The Toronto Reference Library has Patent books with an Index of Inventors, Patentees, and Assignees. March, April, June, 1916, p. 1990 lists The Brantford Piano Case Co. Ltd, Brantford, Ontario, Phonograph cabinet, June 10, 1916. November, December, 1916 p. 4111, No. 22233 lists Brantford Piano Case Co. Ltd, the Word, Brant-Ola, Dec. 28, 1916.

Canadian Music Trades Journal, September 1916, p. 75: "The Brant-Ola Phonograph is the newest product of the Brantford Piano Case Co.'s factory. Since commencing the manufacture of cabinets this firm have been impressed with the possibilities of the phonographic field, hence the new one. Mr. Brerton, secretary of the firm, when seen at the Toronto Exhibition stated that the new line was being well received where shown."

Talking Machine World, October 1916, p. 101: "The Brantford Piano Case Co. factory at Brantford, Ont., is now marketing a new talkng machine called the Brant-ola."

Blurb from Roy Brown who contacted the Brant Museum and Archives:

The Best that is in the record--
Every good phonograph record has delicate, charming tones that are lost in the transmission unless the instrument is adjusted with the finest precision.
The BRANT-OLA combines in its mechanism and cabinet  construction the qualities of a high grade watch and a good violin.
We do not make records, but we make the only organ-tone instrument for all records.
See and hear the BRANT-OLA
Before you buy
Phone Us--No. 2409.
Brantford Piano Case Company, Limited
Brantford, Canada

Talking Machine World, May 1917, p. 39: "So greatly encouraged is the management of the Brantford Piano Case Co., Ltd., at its progress in manufacturing and marketing the Brant-Ola phonograph that they are erecting a seventy-foot addition to their plant. On his recent visit to New York, M. S. Phelps contracted for all the supplies necessary for the increased output of Brant-Olas.

Talking Machine World, August 1919, p. 115: "Piano Cases and Phonographs, Ltd., Brantford, is the name of the new company incorporated under Dominion charter resulting from a reorganization of the Brantford Piano Case Co., Ltd., makers of the Brant-Ola phonograph. The new concern has an authorized capital stock of $100,000. Gilbert Brereton is president, and the management is now in the hands of James A. Scace, for nine years secretary-treasurer of the P. H. Secord & Sons Construction Co., Ltd., a prominent conracting firm in Brantford, whose chief worry is how to produce enough goods to meet the business offering. His plans, however, include provision for extending their business, to permit of the production of cabinets in larger quantities."

The Christmas Expositor, December, 1916, Brantford, Canada.

Daniel Kennaley sent the following regarding a machine formerly owned by Joe Namath, shown below for a film made by the Brant Video Club.

Rick Pauloski of Ancaster reported in October 2009 that he had found a machine much like this one--although minus a lid--and it was labeled 'Style B' No. 2731. It was "Sold by Frank Stanley, Toronto". The Stanley Piano factory was located at 121-135 De Grassi St. and 32-50 Cummings St., and the store at 14 Temperance St., Toronto. Frank Stanley is also an agent for Brunswick Phonographs and Records at 241 Yonge St.

Downright Upright, Wayne Kelly, p. 120: "Stanley acquired the assets of the Cecilian Piano Co. [in 1922]. Two years later, however, the firm failed. Mason & Risch picked up the stock at auction."

Jim Keller in Orleans (near Ottawa) supplies the following photos of his Style "A" Brant-ola (same as unit in the above ad):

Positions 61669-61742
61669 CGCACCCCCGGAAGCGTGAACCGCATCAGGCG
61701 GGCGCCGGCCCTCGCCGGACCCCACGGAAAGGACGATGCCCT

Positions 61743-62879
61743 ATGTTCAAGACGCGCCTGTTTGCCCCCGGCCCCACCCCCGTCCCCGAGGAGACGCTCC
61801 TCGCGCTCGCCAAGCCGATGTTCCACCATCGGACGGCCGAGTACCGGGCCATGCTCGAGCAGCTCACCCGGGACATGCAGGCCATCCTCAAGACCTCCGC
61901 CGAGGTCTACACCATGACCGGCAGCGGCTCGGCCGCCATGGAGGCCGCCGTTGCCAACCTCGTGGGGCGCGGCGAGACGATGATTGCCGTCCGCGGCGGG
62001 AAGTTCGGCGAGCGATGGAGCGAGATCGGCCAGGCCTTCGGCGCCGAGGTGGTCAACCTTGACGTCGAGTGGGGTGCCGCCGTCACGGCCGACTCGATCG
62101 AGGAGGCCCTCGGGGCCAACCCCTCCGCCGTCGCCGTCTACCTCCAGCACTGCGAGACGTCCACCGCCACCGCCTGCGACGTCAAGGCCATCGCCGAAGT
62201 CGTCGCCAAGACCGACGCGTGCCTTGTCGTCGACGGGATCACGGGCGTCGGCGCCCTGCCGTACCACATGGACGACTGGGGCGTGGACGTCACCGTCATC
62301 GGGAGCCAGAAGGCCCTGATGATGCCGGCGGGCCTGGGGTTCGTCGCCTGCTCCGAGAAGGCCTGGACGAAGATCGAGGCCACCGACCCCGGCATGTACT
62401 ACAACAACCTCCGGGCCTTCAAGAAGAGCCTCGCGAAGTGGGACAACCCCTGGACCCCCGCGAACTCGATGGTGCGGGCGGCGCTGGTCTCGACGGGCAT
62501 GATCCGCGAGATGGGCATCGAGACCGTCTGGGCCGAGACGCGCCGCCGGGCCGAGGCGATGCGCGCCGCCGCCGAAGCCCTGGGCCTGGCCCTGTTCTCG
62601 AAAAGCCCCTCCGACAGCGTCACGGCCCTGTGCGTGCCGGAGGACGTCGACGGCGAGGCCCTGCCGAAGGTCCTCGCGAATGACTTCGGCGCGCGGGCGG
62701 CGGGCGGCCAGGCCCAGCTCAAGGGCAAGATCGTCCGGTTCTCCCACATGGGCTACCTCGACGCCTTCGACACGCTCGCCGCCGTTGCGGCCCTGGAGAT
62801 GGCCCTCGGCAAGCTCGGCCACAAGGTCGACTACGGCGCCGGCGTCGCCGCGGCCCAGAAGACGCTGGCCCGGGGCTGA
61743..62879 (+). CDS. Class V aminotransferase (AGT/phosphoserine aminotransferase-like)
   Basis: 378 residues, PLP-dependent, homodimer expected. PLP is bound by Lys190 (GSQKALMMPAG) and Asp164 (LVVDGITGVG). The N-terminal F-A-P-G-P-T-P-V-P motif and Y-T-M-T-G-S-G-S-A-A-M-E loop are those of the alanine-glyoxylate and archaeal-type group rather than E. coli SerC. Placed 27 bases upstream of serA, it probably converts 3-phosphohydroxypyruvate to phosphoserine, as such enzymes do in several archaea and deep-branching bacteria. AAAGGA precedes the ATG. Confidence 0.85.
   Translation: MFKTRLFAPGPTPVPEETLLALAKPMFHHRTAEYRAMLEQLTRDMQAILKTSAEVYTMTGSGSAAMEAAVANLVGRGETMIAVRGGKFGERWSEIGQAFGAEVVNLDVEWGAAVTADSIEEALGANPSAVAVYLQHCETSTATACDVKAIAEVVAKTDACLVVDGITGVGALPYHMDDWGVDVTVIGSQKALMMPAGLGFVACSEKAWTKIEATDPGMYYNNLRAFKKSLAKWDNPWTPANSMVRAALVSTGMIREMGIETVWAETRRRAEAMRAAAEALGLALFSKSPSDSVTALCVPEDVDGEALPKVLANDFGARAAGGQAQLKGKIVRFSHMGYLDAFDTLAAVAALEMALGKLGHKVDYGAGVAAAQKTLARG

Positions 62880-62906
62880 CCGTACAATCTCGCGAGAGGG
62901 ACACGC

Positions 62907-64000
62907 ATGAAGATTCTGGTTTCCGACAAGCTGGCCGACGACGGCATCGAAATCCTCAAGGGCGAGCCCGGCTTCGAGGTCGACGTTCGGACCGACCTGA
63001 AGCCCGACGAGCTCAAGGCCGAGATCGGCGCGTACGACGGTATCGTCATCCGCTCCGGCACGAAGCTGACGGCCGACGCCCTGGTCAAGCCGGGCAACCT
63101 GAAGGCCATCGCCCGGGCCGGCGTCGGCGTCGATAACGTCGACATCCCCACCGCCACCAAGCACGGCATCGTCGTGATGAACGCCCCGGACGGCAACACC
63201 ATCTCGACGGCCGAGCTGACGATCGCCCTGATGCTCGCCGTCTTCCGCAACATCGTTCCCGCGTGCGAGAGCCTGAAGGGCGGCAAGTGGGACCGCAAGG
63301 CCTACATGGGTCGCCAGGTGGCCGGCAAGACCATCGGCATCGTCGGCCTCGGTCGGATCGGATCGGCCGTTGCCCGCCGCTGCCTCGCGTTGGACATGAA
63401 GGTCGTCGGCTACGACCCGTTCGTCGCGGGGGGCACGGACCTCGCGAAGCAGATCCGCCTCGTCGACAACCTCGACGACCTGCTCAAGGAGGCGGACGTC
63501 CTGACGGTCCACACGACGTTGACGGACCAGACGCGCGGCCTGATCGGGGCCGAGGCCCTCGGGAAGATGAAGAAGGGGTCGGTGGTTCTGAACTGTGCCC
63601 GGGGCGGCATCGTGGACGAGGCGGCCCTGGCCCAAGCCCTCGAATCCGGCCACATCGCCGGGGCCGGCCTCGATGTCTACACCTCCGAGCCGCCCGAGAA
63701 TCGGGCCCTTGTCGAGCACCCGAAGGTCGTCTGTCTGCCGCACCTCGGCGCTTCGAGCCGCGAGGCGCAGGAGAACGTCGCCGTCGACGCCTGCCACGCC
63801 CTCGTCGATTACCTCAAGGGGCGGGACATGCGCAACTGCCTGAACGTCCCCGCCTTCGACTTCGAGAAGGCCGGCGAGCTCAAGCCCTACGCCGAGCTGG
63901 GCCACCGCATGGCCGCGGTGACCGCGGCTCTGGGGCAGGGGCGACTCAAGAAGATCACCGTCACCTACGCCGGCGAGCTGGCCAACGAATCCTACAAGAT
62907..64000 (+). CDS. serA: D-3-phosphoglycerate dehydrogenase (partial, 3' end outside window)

Pat Konkle of Mississauga sends these pictures of another Style 'A':

Style 'B' I found for sale around Niagara-on-the-Lake, October 2009. The case needed gluing apparently.

Same Brantola 'B' a year later (August 2010), fixed:

Model 'C' at Aberfoyle Sep. 2012 (images by KW):

Another tabletop model Brant-ola.

A Brant-ola submitted to the Canadian Antique Phonograph Society Facebook Forum by Bill Fess.

Mark Quail sent in this picture of the Brant-ola site (39 Alice Street, Brantford ON) as of the summer of 2009:

Tuesday, 10 May 2011 11:09

Reprinted from The Brussels Post - 1981
S.S No. 1 – Wallace’s School

Wallace’s School or the S.S. No. 1 in Morris Township has been used for everything from a schoolhouse to a pig barn.
With information obtained from Mrs. Harold Laffin, Mrs. Bill Souch and Mr. and Mrs. Aubrey McNichol, some of the school’s history is recorded here.

Built in 1892, replacing an original log structure from 1876, it was purchased by Keith Richmond and then it was sold to Bill Souch. When Mr. Souch’s barn burned down he needed a place to put his pigs so he put them downstairs in the schoolhouse and the grain upstairs.

A church known as Ebenezer Methodist Church once stood across the road from the school.

When Mr. McNichol went to the school somewhere between the years 1936-1938 the attendance was at one point down to six boys and one girl.


In 1920, it was the first school in the area to have bought a Brantola phonograph to teach the children the value of music. In the same year, the woodshed was moved to the rear of the school and put up on concrete.

Brant-ola packing crate poster found in an antique store near Toronto in 2018.

Owen Sound Times, October 17, 1916 pg. 1

October Sound Sun, December 5, 1916 pg. 1, December 19, 1916 pg. 1. Owen Sound Times, December 15, 1916 pg. 1

Canadian Music Trades Journal, March, 1917 pg. 46

CMTJ, April, 1917, pg. 42

CMTJ, August, 1917, pg. 78-79

CMTJ, September, 1917, pg. 44

CMTJ, December, 1917, pg. 44

CMTJ, January, 1918, pg. 48

CMTJ, November, 1918, pg. 41

Ottawa Citizen, Dec. 21, 1918, pg. 18

CMTJ, March, 1919, pg. 60

Toronto Daily Star, November 29, 1919, pg. 20

Ottawa Citizen, July 9, 1920, pg. 7

Ottawa Citizen, October 28, 1921, pg. 14